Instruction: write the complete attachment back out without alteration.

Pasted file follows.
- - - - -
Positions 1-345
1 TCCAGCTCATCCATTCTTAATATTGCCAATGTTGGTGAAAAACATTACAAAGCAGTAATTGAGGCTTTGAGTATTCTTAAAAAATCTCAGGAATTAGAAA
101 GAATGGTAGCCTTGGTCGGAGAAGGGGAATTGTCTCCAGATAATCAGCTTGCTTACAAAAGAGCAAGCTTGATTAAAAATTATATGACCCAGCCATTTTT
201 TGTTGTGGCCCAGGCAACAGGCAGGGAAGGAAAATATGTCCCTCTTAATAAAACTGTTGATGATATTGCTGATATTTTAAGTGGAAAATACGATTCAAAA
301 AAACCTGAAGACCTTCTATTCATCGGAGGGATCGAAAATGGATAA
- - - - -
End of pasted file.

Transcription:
Positions 1-345
1 TCCAGCTCATCCATTCTTAATATTGCCAATGTTGGTGAAAAACATTACAAAGCAGTAATTGAGGCTTTGAGTATTCTTAAAAAATCTCAGGAATTAGAAA
101 GAATGGTAGCCTTGGTCGGAGAAGGGGAATTGTCTCCAGATAATCAGCTTGCTTACAAAAGAGCAAGCTTGATTAAAAATTATATGACCCAGCCATTTTT
201 TGTTGTGGCCCAGGCAACAGGCAGGGAAGGAAAATATGTCCCTCTTAATAAAACTGTTGATGATATTGCTGATATTTTAAGTGGAAAATACGATTCAAAA
301 AAACCTGAAGACCTTCTATTCATCGGAGGGATCGAAAATGGATAA